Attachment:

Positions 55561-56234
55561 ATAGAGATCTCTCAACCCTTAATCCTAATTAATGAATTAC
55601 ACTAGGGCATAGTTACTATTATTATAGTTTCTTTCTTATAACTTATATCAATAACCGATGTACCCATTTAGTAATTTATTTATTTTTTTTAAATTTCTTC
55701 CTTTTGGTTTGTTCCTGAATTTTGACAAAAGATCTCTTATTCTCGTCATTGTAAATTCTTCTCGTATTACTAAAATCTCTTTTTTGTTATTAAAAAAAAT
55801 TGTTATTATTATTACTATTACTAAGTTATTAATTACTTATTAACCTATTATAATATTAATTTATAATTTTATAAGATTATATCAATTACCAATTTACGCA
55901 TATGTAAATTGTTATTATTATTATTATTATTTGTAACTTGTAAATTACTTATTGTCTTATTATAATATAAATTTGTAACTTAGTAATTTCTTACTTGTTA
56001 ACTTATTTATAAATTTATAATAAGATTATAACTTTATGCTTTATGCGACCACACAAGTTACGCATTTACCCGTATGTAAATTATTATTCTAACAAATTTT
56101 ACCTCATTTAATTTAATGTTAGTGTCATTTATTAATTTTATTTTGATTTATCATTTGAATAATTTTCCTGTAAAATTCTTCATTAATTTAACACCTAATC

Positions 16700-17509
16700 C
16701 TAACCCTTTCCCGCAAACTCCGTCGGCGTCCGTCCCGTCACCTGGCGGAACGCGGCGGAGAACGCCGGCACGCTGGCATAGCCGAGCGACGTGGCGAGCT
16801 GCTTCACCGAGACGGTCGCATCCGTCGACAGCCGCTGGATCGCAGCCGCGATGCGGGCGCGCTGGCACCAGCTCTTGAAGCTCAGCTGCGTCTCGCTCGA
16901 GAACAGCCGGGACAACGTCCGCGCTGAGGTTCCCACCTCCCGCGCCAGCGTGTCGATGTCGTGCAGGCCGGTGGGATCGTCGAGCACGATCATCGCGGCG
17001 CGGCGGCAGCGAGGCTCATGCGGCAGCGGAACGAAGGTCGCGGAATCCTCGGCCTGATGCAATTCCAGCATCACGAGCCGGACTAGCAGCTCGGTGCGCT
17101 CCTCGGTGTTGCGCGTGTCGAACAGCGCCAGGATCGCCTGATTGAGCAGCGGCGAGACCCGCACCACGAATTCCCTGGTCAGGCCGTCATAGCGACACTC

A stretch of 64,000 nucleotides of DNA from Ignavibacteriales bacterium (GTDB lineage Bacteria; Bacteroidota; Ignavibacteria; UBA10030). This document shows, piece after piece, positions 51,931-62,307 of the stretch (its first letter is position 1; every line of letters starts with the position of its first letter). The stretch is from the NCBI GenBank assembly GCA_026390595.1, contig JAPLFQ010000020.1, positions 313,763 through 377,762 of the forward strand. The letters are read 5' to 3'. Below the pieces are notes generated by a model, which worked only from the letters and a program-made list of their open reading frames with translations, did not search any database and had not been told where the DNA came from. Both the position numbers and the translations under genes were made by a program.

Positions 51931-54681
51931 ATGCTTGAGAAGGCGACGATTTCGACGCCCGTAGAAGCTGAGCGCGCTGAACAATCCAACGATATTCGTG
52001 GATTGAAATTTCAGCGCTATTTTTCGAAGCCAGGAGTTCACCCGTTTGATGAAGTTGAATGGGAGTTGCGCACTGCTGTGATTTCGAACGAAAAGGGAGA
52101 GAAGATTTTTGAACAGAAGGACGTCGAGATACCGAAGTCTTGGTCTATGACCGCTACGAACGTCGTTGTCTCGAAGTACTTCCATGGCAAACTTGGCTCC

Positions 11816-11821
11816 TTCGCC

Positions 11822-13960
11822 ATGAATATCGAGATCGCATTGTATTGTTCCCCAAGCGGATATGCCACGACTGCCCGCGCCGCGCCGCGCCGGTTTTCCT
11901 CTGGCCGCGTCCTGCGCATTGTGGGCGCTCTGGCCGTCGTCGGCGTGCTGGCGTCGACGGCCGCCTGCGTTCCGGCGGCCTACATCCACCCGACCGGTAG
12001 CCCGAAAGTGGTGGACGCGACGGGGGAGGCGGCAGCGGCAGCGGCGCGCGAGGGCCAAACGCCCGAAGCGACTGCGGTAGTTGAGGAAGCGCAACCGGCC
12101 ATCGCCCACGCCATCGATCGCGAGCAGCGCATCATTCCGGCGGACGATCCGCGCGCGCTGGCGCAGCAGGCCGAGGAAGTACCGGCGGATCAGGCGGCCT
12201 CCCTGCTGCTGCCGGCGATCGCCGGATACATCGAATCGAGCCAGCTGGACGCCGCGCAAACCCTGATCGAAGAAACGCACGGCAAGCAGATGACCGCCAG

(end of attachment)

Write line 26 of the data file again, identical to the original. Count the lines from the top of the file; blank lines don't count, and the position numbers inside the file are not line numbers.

12001 CCCGAAAGTGGTGGACGCGACGGGGGAGGCGGCAGCGGCAGCGGCGCGCGAGGGCCAAACGCCCGAAGCGACTGCGGTAGTTGAGGAAGCGCAACCGGCC